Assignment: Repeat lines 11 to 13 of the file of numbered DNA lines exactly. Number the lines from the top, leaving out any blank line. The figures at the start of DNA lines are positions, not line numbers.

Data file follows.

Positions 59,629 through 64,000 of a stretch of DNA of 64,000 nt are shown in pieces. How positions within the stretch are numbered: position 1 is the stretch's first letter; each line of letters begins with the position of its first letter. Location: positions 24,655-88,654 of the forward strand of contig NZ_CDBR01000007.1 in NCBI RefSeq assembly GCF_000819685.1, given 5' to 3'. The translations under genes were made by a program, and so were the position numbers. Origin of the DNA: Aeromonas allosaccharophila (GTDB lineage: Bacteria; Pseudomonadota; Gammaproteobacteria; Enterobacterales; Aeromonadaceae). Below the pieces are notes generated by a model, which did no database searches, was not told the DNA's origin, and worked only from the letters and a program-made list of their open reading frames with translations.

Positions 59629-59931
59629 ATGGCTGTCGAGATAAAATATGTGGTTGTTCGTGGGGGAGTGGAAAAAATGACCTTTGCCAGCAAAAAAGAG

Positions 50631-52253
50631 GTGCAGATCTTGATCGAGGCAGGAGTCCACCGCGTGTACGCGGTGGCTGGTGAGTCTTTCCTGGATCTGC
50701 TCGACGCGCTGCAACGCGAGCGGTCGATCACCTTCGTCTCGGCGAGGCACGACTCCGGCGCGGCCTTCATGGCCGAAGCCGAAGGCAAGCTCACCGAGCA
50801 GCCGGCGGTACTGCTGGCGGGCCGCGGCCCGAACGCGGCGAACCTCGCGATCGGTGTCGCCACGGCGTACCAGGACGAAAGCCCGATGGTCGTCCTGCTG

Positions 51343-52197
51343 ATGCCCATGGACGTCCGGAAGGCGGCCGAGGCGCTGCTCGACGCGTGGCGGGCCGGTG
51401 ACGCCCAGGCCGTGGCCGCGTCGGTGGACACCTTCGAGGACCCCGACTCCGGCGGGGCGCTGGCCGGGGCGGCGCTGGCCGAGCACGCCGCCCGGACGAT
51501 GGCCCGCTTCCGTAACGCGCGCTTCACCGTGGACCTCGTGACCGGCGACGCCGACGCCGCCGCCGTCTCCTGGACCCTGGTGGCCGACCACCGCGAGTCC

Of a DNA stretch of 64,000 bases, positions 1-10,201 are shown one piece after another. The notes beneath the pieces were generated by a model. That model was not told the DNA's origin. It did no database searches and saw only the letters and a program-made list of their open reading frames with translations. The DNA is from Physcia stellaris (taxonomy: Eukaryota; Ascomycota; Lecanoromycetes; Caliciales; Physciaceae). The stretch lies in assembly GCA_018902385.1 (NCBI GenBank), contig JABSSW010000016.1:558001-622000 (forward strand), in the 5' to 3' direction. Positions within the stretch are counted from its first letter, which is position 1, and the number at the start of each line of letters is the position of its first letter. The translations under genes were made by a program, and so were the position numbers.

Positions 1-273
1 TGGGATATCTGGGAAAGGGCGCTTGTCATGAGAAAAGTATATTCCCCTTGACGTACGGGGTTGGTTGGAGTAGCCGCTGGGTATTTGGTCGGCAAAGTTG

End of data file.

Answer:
51501 GGCCCGCTTCCGTAACGCGCGCTTCACCGTGGACCTCGTGACCGGCGACGCCGACGCCGCCGCCGTCTCCTGGACCCTGGTGGCCGACCACCGCGAGTCC

Of a DNA stretch of 64,000 bases, positions 1-10,201 are shown one piece after another. The notes beneath the pieces were generated by a model. That model was not told the DNA's origin. It did no database searches and saw only the letters and a program-made list of their open reading frames with translations. The DNA is from Physcia stellaris (taxonomy: Eukaryota; Ascomycota; Lecanoromycetes; Caliciales; Physciaceae). The stretch lies in assembly GCA_018902385.1 (NCBI GenBank), contig JABSSW010000016.1:558001-622000 (forward strand), in the 5' to 3' direction. Positions within the stretch are counted from its first letter, which is position 1, and the number at the start of each line of letters is the position of its first letter. The translations under genes were made by a program, and so were the position numbers.

Positions 1-273